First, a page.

• Always act professionally
  • Take initiative whenever it seems appropriate
  • Express interest in the organization and what you are doing
  • Don’t use the computers or office machinery for personal use
  • Don’t text or make calls while on the clock
  • Avoid being late or missing work
  • Offer to take on additional responsibilities
  • Ask thoughtful and insightful questions
  • Make suggestions for improvement if appropriate
  • Build professional connections with your colleagues
  • Don’t be afraid to ask for additional clarification whenever necessary
  • Make sure your work is properly prioritized
  • Keep your workspace tidy and organized
  • Use a professional vocabulary and avoid any slang usage

Transitioning Your Work Wardrobe for Spring

As the weather gets warmer, professionals are ditching their winter wardrobes in favor of cooler clothing. While it’s important to dress appropriately for the season, you also need to adhere to your workplace’s dress code. If your office adheres to a business casual dress code, we have made lists of what is and is not appropriate to wear to help you prepare your spring wardrobe

 

What is appropriate?

  • Dress pants
  • Blouses
  • Skirts or dresses that reach the knee
  • Polo shirts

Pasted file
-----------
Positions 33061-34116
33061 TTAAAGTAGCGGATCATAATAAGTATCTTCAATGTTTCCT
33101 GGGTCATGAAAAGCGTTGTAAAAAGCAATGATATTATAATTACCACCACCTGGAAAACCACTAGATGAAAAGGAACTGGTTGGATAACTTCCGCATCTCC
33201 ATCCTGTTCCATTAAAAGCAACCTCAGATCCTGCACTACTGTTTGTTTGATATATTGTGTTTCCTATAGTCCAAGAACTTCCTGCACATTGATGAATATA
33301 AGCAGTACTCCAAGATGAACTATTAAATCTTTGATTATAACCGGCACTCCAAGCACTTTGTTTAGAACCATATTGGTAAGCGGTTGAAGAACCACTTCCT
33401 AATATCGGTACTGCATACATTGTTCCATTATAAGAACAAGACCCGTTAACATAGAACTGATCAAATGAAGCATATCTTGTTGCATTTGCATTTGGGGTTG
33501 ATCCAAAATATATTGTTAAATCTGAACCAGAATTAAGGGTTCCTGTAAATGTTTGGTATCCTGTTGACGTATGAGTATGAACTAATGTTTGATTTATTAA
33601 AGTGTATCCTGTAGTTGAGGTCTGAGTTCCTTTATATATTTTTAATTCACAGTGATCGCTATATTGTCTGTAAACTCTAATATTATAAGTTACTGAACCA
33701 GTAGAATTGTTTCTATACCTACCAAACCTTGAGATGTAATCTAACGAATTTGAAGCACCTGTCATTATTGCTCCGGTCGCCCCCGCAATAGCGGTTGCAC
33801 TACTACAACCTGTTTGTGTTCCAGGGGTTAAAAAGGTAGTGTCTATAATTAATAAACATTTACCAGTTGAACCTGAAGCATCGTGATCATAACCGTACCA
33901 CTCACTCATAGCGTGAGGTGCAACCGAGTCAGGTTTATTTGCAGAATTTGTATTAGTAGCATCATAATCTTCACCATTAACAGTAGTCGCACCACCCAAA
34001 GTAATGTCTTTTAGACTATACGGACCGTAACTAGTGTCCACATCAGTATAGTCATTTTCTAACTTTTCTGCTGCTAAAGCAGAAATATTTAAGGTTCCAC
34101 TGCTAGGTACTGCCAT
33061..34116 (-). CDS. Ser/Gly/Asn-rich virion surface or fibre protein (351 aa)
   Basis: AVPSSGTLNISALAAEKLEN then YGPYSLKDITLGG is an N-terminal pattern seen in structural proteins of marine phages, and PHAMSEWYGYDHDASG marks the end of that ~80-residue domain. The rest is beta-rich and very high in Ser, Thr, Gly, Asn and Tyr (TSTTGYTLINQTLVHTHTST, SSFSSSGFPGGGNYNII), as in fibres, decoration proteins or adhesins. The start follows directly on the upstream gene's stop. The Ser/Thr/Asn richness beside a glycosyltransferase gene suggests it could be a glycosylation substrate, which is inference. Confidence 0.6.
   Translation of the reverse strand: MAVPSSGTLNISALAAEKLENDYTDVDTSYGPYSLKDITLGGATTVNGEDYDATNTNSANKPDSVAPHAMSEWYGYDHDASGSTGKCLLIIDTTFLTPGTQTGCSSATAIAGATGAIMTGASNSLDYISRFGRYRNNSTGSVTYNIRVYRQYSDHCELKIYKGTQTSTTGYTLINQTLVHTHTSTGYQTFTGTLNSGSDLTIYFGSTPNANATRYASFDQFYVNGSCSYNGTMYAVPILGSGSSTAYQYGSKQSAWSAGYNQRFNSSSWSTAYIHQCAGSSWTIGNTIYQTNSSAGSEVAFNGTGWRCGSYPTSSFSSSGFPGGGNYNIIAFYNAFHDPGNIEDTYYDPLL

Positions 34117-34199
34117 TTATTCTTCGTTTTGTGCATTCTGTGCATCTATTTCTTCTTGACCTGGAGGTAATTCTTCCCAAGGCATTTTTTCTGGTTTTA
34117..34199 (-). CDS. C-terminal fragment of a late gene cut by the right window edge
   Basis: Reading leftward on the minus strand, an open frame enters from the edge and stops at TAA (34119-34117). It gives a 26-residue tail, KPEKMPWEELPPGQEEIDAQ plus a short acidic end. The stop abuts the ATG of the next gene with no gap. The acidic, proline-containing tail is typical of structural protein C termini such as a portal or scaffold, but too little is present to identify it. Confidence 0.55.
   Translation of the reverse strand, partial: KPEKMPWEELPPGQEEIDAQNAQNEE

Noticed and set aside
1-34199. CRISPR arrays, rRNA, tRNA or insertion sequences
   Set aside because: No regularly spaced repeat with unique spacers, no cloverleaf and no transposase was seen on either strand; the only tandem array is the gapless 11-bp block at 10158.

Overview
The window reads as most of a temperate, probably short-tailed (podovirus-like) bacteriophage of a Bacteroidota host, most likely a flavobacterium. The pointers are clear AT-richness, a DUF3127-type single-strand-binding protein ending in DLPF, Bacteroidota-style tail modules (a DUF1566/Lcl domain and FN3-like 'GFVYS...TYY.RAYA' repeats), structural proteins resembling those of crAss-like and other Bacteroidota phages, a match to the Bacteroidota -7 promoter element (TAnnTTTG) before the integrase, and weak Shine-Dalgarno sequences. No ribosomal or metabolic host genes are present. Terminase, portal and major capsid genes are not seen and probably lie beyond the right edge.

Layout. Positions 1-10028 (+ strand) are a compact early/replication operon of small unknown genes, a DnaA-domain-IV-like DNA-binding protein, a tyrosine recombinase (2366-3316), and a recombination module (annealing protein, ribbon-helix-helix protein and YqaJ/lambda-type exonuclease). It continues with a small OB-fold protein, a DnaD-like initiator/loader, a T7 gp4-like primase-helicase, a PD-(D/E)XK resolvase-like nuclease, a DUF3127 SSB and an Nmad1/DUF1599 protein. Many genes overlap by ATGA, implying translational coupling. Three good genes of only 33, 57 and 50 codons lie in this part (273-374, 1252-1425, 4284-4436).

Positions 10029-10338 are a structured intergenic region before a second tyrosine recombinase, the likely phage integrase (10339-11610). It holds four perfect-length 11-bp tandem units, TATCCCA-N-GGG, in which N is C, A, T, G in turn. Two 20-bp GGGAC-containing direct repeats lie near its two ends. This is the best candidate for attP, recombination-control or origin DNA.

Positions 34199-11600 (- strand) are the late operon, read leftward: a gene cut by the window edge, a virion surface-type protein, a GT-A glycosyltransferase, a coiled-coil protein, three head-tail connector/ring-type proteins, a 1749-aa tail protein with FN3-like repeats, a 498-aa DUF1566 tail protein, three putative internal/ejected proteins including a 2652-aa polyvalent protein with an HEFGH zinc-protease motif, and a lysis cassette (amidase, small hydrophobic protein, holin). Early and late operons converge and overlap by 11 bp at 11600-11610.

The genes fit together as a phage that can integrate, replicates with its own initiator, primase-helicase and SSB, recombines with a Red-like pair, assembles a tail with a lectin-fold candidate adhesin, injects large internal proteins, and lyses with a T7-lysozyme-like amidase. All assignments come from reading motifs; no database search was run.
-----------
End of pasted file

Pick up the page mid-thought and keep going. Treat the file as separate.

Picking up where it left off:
• Button down shirts
  • Closed toe shoes
  • Khakis or slacks
  • Sweaters

 

What is not appropriate?

  • Jeans
  • Sneakers
  • Hats of any kind
  • Open toe shoes or sandals/flip flops
  • T-shirts
  • Shorts
  • Cargo pants
  • Athletic wear
  • Sweatpants and sweatshirts
  • Tank tops or sleeveless shirts
  • Revealing clothing
  • Tights/leggings

Being Punctual

Punctuality is a critical quality for any professional to have. While this may seem obvious, a lot of professionals struggle with being on time in this busy modern world. Even unemployed job seekers need to be aware of time frames and deadlines when interviewing for and applying to jobs. For now, we will focus on the importance of being on time for a job interview and provide some rules to help make sure you are always punctual in the future.

 

Rule #1: Don’t be late.

  • If you realize ahead of time that you are running late for an interview, call your interviewer immediately and let them know your situation. Be sure to apologize for the inconvenience.
  • In a tough job market, hiring managers have their pick when it comes to capable candidates. Even showing up five minutes late for a job interview could disqualify you for a position.
  • If a hiring manager can’t trust you to show up on time for an interview, they have no reason to trust that you will be on time for work or meet project deadlines.

Rule #2: Being too early is the same as being late.

  • Do not show up more than fifteen minutes early for a job interview unless you were otherwise instructed.
  • Showing up too early for an interview can make you appear desperate to hiring managers. Think of a job interview as a first date, you wouldn’t want your date to think you were overeager or desperate either.
  • The same as if you were late for an interview, a hiring manager will attribute you showing up a half hour early to your bad time management skills.

Rule #3: Know where you’re going ahead of time.